Fishing in Pickwick Lake and Wilson Tailwaters

Located in northwest Alabama on the Tennessee River, Pickwick Reservoir runs 50 miles from Pickwick Landing Dam in Tennessee to the "Shoals" area below Wilson Dam. The total surface area at full summer pool is 47,500 acres. McFarland Park at Florence can host major fishing tournaments.

According to the 2012 BAIT Report, Pickwick Reservoir ranked among the top four Alabama reservoirs for “Average Bass Weight,” “Pounds per Angler-Day,” and “Hours per Bass Larger than 5 pounds.” It ranked 3rd overall for reservoirs reporting five or more tournaments.

Largemouth bass and smallmouth bass are the most sought after species by anglers, although some nice spotted bass exist in the Reservoir too. Pickwick Reservoir is Alabama’s best location for that angler trying to catch a black bass “Grand Slam:" largemouth, smallmouth, and spotted bass.  Pickwick Reservoir's greatest reputation is its superb smallmouth bass fishing. 

One of the most popular smallmouth fishing areas is the "Shoals" section directly downstream of Wilson Dam to the end of Seven-Mile Island. Generation discharge from Wilson Dam creates a strong current in this area that smallmouth bass love. The middle to lower reaches of Pickwick provide excellent habitat for both largemouth bass and smallmouth bass. Smallmouth bass habitat in Pickwick Lake is so good that several line class records have been certified by the International Game Fish Association.

Crappie are another favorite fish species sought by Pickwick anglers. The majority of the crappie angling in Alabama occurs during the spring on Bear Creek and Second Creek embayments. Most of the successful anglers drift jigs and minnows along the creek channels to find concentrations of crappie.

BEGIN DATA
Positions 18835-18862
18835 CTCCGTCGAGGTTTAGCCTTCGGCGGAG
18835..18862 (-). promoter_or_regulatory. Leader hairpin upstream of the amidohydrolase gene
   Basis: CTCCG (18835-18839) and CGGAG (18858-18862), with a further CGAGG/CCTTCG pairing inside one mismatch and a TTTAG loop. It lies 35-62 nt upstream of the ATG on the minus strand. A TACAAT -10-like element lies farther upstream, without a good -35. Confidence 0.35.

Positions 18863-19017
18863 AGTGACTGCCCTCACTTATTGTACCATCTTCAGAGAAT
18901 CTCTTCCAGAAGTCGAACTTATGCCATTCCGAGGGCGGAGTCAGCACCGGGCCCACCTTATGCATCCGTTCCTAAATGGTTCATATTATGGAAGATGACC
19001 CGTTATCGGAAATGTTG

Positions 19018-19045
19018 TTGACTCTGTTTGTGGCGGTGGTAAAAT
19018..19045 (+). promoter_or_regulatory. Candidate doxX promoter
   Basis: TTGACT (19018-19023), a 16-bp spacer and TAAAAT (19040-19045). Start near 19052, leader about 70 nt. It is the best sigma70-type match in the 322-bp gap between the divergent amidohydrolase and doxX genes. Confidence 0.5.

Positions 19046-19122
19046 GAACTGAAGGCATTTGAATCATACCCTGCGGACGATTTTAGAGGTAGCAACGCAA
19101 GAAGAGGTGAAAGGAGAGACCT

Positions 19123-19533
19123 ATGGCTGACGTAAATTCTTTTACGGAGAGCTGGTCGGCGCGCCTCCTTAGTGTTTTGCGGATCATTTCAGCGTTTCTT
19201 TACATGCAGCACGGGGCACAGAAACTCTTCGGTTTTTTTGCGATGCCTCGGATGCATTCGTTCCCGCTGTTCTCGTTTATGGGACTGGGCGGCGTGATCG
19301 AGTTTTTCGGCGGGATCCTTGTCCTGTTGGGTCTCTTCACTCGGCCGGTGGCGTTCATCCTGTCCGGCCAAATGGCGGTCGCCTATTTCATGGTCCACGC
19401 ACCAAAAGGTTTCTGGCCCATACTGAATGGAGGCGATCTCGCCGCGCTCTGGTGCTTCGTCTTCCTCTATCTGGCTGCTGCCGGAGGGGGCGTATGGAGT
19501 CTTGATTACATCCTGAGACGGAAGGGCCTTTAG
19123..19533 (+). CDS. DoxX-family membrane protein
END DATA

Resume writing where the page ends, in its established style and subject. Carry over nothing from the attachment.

The tailwaters of Wilson Dam provide excellent opportunities to catch sauger during the winter months when they migrate upstream to spawn. Blue catfish and channel catfish are also found in high numbers during the summer. Bank access is available on the south side at Sheffield and Muscle Shoals. Florence (McFarland Park) and Waterloo provide fishing on the north side. Boaters may use TVA's locks to go downstream to Kentucky Lake or upstream to Wilson Lake: Wilson Lock 256-764-5226, Pickwick Lock 731-925-2334.

9-1/2 pound bassSampling: Electrofishing during April, 2012, revealed a population of largemouth bass that were fatter than the Alabama statewide average. A high percentage of the largemouth bass population consists of fish less than 15 inches and yet the percentage of largemouth bass over 15 inches is the highest it has been in more than 15 years. Annual recruitment to larger sizes appears good, and the outlook is for tournament anglers to expect good catches of "keeper" sized bass. That “kicker” may be a little more difficult to find, but chances are as good as they have ever been on Pickwick Reservoir.  

Lake Pickwick Sunset by Jerry Foster of FlorenceFishing: Anglers should fish deeper in the riverine stretches of the reservoir where larger bass reside. Aquatic weeds (milfoil and hydrilla) have become established in the lower end of the reservoir. Anglers fishing deep humps and aquatic weed margins have been successful in catching their limit. Traditional baits remain good for catching bass on Pickwick Lake, but anglers are encouraged to throw shad-colored grubs, fish-head spin rigs, shaky-head finesse rigs, spoons, and 5-inch swim baits to be more competitive. Live bait angling remains popular, and is one of the most successful methods of catching smallmouth bass. Current is the key to catching bass on Pickwick, so anglers need to be in the best locations when TVA opens the turbines to begin generating electricity.

When fishing the reciprocal waters of Pickwick Reservoir, refer to Regulation 220-2-.122 in the regulation book for more information.

eleven pound largemouth bass from Pickwick Lake


Contact the Fisheries Section's District I office for specific questions about Pickwick Lake.